Giving meaning to their travels
Showing that ‘we’re not just sightseers,’ Royal Canadian Navy crew members spend a day at Hospice Maui
WAILUKU — The Royal Canadian Navy crew members could have spent their day off at the beach — instead, they chose to come to Hospice Maui to help clear the property and deliver a $10,000 check to the Wailuku nonprofit.
About 25 crew members of the HMCS Ottawa hacked away shrubbery, laid flagstones and dug up haole koa and kiawe trees around the 4-acre property to make way for a meditation garden and improve safety for drivers.
“We don’t have the budget to do all the stuff that needs to be done,” said Dr. Greg LaGoy, chief executive officer of Hospice Maui. “We would rather spend the money that comes in on patient care, and so anytime we get volunteers willing to do stuff like this, it’s fabulous.”
Based off Esquimalt, British Columbia, on Vancouver Island, the HMCS Ottawa is a 442.8-foot-long Halifax-class frigate with 225 crew members. The ship arrived on Oahu last month for Rim of the Pacific Exercise 2018 (RIMPAC), the largest international maritime warfare exercise in the world. After sailing to Guam, the ship stopped by Maui and will later head to Southern California for LA Fleet Week, explained Sub-Lt. Matthew Mooney, public affairs officer for the HMCS Ottawa.
Navy Lt. Andrew Klinger said when he found out the ship would be visiting Maui, he began looking up local palliative care facilities, which serve patients facing serious and life-threatening illnesses.
“Palliative care is something that’s close to my heart,” said Klinger, explaining that he wanted the sailors, many of whom are under the age of 25, “to have the opportunity to see what a hospice and palliative care facility is and does.”
Klinger, a chaplain known to the crew as “Padre,” lost his 6-month-old son to Zellweger syndrome in 2005. During the six months of his son’s life, Klinger lived in a palliative care facility.
“As soon as I found out we were coming here, it was important to reach out into the community and see what was available,” Klinger said.
Facilities like Hospice Maui provide “the necessary space for families to contemplate and move through the stages of guilt in advance of losing a loved one, and to do it in a very supportive environment,” he added.
LaGoy said Hospice Maui has about 65 full- and part-time employees and usually serves more than 70 patients at a time — most in their own homes. The facility also has five beds reserved for the sickest patients.
On Sunday morning, armed with chain saws, hoes, pruning shears and machetes, crew members hacked away at the tangled shrubbery covering the hillside next to the bottom of Hospice Maui’s driveway Sunday morning. LaGoy explained that the overgrown shrubbery blocked the view of cars turning onto Mahalani Street.
“So now there’s going to be improved visibility at the intersection, and we’re going to maintain it so it’s going to stay that way,” he said.
Over the course of four hours, crew members also laid weed mats, aided with irrigation installation and cleared an area just past the parking lot that will one day serve as the site of a meditation garden. LaGoy said the garden will start at the edge of the lot — a three-quarter-acre parcel donated by Maui Lani Partners last year — and “zigzag down the hillside.”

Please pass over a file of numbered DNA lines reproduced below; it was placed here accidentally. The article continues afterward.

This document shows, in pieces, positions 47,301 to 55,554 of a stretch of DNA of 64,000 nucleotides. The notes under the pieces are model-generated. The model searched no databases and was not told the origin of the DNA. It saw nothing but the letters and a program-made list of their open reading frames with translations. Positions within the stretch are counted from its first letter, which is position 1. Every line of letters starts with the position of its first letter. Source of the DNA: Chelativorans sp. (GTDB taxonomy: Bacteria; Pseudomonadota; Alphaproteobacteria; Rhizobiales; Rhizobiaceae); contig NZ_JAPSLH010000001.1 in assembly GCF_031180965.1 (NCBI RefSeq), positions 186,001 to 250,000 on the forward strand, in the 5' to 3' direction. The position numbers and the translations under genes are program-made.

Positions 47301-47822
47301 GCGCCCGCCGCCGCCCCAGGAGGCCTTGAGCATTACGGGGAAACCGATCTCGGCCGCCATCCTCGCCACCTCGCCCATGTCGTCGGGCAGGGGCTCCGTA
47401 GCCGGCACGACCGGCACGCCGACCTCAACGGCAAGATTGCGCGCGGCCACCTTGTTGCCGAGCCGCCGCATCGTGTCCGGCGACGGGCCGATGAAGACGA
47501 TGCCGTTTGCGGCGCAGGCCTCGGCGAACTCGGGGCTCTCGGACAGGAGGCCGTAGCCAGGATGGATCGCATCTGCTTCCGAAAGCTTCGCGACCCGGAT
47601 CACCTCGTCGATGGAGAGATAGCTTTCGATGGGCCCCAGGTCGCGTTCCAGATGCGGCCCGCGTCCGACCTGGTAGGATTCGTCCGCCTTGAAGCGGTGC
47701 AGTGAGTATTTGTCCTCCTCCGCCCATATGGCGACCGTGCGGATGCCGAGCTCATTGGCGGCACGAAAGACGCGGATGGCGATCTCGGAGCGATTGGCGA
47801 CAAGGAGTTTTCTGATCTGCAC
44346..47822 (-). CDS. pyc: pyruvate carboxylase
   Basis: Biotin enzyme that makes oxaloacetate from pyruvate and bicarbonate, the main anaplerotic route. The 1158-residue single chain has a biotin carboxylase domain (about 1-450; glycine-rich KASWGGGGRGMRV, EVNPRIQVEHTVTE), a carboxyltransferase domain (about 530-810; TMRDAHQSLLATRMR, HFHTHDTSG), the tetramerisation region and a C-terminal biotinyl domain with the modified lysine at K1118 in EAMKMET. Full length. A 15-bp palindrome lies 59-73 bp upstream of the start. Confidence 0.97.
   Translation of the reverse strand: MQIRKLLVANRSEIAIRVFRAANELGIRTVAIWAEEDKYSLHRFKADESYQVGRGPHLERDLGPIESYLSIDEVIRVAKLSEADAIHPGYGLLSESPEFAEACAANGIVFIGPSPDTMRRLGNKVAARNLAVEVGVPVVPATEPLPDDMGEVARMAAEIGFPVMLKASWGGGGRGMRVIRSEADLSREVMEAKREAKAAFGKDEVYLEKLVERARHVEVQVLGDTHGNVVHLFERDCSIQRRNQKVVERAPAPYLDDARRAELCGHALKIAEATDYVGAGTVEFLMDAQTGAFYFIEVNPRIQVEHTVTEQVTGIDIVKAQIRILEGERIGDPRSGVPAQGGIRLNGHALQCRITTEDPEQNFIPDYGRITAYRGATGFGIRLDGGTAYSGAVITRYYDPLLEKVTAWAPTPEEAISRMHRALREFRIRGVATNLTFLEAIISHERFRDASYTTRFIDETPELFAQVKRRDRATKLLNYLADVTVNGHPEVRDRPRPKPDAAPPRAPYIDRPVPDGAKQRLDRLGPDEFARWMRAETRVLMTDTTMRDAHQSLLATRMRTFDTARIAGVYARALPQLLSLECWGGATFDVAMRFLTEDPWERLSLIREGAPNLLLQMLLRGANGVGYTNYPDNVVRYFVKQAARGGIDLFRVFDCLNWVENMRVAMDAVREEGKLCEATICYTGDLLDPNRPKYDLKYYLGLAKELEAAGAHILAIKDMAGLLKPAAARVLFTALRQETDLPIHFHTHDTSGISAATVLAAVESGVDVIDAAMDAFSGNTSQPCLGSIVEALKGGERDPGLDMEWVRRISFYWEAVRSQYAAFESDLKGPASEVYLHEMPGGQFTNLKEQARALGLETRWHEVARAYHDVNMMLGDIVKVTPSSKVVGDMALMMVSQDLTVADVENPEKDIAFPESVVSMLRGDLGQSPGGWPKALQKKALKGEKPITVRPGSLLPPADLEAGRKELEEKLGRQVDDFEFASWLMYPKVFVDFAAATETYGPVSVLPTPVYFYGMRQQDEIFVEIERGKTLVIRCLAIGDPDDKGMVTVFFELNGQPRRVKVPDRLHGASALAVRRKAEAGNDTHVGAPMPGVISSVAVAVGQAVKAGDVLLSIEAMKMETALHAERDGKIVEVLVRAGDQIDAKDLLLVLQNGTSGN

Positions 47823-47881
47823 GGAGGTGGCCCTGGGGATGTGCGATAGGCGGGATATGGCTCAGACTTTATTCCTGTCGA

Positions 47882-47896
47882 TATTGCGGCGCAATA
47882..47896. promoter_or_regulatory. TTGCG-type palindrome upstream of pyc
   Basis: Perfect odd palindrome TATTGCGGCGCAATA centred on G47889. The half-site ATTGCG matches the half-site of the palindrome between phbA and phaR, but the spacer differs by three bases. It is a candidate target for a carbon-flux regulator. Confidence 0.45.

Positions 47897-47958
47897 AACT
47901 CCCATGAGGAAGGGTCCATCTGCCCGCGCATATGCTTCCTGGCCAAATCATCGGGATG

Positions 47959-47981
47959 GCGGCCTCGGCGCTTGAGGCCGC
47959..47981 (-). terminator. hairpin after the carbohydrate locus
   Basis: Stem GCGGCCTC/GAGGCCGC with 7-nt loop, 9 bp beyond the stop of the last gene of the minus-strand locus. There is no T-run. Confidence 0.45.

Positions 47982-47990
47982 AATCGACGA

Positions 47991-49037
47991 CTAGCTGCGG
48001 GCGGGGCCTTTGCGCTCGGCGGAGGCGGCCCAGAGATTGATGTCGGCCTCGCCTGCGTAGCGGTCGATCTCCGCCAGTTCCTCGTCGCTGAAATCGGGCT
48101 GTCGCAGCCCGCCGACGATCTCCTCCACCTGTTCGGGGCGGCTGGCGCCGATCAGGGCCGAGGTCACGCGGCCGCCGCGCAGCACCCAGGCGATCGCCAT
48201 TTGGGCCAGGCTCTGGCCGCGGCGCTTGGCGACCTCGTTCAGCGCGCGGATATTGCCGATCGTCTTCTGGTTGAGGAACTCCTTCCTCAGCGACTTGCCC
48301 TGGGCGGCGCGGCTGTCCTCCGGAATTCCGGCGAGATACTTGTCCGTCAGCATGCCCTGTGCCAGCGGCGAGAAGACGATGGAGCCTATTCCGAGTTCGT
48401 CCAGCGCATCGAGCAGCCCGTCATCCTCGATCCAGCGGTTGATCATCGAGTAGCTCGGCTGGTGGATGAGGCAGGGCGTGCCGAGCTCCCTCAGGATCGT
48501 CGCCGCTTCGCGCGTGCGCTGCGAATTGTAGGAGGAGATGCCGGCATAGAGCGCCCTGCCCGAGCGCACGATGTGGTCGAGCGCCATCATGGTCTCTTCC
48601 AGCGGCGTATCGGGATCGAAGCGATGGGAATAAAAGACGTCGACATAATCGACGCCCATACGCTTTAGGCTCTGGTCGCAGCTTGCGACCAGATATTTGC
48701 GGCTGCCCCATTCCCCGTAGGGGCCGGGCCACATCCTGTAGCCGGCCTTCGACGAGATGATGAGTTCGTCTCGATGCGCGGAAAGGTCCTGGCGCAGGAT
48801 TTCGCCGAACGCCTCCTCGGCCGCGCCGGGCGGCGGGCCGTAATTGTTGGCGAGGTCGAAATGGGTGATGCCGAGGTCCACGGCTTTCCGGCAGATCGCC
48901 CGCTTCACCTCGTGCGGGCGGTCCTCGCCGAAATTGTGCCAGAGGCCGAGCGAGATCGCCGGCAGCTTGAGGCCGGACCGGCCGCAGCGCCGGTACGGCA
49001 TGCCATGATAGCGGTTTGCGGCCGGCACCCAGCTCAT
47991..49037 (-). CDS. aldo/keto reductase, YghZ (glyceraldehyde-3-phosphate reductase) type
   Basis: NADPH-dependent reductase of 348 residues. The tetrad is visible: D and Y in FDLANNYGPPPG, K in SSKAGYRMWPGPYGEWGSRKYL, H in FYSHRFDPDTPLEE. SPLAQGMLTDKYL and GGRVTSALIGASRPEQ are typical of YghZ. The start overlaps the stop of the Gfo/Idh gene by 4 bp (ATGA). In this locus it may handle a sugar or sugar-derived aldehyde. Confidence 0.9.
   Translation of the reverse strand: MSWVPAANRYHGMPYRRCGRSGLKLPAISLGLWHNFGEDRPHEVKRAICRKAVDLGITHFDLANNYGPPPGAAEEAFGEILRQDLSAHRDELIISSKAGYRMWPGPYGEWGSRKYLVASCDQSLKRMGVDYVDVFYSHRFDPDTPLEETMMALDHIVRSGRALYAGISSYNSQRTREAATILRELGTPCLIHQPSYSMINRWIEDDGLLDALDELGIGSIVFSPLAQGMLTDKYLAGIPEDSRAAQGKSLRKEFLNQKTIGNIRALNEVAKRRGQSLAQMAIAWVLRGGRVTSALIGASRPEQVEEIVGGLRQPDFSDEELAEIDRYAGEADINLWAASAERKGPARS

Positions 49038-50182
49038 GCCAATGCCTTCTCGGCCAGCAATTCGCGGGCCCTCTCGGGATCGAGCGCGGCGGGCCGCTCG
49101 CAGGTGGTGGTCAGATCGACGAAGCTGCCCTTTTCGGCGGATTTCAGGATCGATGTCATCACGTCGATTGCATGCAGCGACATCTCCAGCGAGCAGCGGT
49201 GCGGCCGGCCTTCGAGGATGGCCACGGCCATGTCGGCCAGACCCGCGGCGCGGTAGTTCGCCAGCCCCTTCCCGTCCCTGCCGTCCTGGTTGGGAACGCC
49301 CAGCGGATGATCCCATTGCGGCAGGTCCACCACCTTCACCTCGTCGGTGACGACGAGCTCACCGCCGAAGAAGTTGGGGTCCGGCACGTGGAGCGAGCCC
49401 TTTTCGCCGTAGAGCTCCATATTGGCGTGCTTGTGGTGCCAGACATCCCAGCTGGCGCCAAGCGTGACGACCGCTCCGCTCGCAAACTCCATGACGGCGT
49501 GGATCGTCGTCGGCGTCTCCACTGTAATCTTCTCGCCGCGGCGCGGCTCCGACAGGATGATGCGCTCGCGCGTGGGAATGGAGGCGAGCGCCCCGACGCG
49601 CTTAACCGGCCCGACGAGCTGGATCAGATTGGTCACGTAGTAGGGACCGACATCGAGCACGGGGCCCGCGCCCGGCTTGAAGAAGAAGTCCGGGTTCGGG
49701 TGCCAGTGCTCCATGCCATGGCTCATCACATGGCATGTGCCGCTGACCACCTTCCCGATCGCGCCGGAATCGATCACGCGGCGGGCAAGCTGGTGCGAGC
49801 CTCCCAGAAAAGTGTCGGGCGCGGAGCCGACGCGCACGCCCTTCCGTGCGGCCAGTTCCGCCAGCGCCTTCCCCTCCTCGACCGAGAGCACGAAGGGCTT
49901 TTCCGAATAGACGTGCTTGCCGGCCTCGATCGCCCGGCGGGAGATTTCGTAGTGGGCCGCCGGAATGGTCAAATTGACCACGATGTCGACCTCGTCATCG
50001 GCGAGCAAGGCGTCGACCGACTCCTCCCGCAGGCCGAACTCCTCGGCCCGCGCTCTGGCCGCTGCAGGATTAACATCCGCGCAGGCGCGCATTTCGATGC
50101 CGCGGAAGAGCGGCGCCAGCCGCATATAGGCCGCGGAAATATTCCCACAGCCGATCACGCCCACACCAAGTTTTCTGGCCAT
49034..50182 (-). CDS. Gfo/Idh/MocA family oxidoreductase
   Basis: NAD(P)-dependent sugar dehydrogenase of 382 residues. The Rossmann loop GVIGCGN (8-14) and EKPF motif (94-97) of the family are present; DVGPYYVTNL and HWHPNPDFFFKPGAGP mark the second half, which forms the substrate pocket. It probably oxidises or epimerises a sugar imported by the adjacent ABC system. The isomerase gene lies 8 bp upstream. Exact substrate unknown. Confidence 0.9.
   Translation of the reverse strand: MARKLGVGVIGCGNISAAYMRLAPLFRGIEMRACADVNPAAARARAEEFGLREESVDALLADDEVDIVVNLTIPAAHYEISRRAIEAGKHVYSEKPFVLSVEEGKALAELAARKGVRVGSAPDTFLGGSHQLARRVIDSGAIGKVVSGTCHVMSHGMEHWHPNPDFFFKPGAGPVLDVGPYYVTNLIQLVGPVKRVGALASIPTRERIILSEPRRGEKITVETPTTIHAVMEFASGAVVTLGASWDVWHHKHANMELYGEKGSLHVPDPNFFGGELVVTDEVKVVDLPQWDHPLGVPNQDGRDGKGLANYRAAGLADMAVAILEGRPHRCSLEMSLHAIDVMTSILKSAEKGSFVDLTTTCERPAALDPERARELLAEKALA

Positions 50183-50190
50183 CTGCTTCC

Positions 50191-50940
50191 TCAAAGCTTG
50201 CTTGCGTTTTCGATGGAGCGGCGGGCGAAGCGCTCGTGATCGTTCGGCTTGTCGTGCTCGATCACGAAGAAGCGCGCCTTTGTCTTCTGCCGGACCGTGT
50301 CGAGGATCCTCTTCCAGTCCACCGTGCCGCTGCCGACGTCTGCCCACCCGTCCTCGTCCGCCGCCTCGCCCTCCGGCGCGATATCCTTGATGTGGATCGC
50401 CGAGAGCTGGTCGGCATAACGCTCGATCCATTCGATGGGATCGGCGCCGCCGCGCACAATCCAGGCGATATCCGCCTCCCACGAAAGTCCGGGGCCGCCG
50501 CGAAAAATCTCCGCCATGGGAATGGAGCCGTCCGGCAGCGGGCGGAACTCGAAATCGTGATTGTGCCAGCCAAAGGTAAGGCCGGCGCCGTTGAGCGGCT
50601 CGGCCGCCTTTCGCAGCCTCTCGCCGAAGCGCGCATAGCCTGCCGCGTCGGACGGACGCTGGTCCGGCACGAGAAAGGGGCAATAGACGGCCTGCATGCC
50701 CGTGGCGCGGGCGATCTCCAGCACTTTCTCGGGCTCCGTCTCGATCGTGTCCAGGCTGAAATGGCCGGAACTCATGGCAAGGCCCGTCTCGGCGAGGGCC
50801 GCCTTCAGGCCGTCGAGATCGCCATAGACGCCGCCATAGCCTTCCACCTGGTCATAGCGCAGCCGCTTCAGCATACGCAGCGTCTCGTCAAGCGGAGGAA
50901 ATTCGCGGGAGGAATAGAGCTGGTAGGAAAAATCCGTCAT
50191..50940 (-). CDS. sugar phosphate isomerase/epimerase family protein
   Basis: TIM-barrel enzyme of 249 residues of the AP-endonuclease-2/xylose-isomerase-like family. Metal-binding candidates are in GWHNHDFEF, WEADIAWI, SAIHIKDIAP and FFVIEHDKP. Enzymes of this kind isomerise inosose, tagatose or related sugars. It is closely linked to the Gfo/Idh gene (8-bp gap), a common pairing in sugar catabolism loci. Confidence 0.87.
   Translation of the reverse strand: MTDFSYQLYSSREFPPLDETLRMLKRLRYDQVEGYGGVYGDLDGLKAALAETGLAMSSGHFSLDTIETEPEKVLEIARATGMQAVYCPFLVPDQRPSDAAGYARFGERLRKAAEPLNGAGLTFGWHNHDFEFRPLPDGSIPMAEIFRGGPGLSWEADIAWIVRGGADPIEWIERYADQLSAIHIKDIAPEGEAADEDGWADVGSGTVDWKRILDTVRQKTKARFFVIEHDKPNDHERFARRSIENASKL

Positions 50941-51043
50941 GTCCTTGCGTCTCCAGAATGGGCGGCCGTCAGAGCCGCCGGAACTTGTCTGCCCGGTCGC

“It’s going to be out of the wind and a place where people can feel like they’re away from cars, away from whatever’s going on,” LaGoy said. “It’s a very secluded, quiet, peaceful area over there.”
He said at the moment, the garden is “more of a dream than a solid plan, but we’re talking about it because if other people align themselves with our dream, the plan can take shape in a realistic way.”
On Sunday, the crew also delivered a $10,000 check to Hospice Maui on behalf of Boomer’s Legacy, a Canadian organization that supports humanitarian causes in honor of Cpl. Andrew “Boomer” Eykelenboom, a Canadian Armed Forces medic killed by a suicide bomber in Afghanistan on Aug. 11, 2006.
LaGoy said the donation will go toward much-needed security lighting in the parking lot. Since Hospice Maui can’t run power lines in certain areas, the lights will be photovoltaic.
After a morning of hard work Sunday, crew members all received a lei and lunch.
“We do it for the pretty flower necklaces,” Navy Lt. Alanna Foscarini joked after getting a plumeria lei from Hospice staff.
Foscarini said service projects like the one at Hospice Maui “gives meaning to our travels.”
“It helps us feel like we’re not just sightseers,” Foscarini said. “We’re participating in the lives of communities all over the world.”
Mooney said the appreciation from staff “makes the sweat and little bit of blood and maybe a sunburn or two” all worth it.
“We all enjoyed our time here, and I think this will be the hallmark of a lot of people’s adventures,” he said. “We came and saw the volcano, but we also came and hopefully made an impact in the community.”
* Colleen Uechi can be reached at email@example.com.